“It has to start in the beginning with my grandfather James Cherry, a teenage immigrant from Naples, Italy,” John says. His grandfather had no formal education; his hero was Teddy Roosevelt. His grandmother was Sicilian-born.
Cherry’s father John was one of 10 children, and the first to go to college. Cherry’s “Uncle Joe” was the oldest, and never married. Uncle Joe ran a successful gas station and paid for his family members to attend college, law school, dental and medical school.
“He was the most unselfish person I have ever met,” John says.
In the 1930s, “Uncle Joe” escorted his beloved mom to a spacious home, handed her the key, and said, “It’s yours, Mama.”
Money was not the only obstacle facing the Cherry family.
“Let there be no mincing of words. There was a great deal of bigotry in those days,” Cherry recalls. “They had to fight double to get what they earned.”
He learned to never criticize anyone based on their race, religion, or socioeconomic reality.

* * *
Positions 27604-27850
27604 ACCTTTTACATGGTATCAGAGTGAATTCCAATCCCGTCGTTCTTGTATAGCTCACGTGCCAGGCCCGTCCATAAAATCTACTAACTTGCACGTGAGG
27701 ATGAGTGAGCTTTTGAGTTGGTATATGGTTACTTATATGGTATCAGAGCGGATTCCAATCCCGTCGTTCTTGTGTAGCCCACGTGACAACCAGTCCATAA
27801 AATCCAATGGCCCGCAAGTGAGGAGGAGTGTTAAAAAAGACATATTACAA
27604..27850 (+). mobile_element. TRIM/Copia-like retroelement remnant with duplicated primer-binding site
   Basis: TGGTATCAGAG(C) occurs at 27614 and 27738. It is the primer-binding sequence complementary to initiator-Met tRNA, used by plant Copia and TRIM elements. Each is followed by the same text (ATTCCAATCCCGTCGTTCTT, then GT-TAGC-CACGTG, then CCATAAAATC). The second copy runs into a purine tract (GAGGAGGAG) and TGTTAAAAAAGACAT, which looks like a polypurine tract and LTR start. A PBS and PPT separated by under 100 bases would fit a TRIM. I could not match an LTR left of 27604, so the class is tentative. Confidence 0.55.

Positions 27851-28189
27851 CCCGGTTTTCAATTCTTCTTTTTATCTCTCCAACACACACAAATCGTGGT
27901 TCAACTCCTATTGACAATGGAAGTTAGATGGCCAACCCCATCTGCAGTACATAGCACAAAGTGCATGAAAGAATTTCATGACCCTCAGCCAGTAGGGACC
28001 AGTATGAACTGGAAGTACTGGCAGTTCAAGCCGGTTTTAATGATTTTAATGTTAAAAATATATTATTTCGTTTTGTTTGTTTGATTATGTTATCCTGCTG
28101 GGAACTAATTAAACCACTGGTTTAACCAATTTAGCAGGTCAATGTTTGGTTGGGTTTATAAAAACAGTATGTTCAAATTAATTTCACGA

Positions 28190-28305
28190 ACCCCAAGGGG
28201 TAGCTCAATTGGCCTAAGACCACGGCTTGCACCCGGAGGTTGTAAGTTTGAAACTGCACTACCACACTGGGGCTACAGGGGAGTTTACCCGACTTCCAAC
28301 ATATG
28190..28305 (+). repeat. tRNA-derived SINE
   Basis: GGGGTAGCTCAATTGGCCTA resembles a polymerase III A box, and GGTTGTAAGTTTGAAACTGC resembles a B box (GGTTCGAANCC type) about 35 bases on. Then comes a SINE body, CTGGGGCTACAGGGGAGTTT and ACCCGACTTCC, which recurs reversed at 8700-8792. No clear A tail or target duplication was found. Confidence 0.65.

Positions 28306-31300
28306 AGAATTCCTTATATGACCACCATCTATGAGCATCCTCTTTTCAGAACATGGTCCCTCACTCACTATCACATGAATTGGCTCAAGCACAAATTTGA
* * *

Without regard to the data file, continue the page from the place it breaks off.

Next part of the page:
Cherry’s dad and five brothers all fought valiantly in World War II. His dad shuttered his law office and went to war. His father was in Nice when France was liberated; Uncle Ed, the Ardennes; Uncle George, the Battle of Midway; and Uncle Rock, a boxer, was in Guadalcanal in the South Pacific. Uncle Francis, Cherry’s godfather, and Uncle Skip were stateside.
Uncle Ed was wounded and awarded the Bronze Star. He lost most of his hearing and walked with a limp from his extensive war injuries but never complained, John recalls. Uncle Ed became his dad’s law partner. He had once wanted to work in the brother’s gas station, but his brother wouldn’t permit it.
Uncle Joe insisted that Uncle Ed go to law school. It was teacher Miss Esther Marshall who predicted that John A. Cherry would be “a great man” someday.
A Clear Path in Clearfield County
John remembers growing up in rural, small-town DuBois with fondness. “For a kid, it was paradise, but part of it was because of our families.”
Summers were filled with crowded family picnics, where bottomless plates of homemade pasta and other homemade delicacies were served up.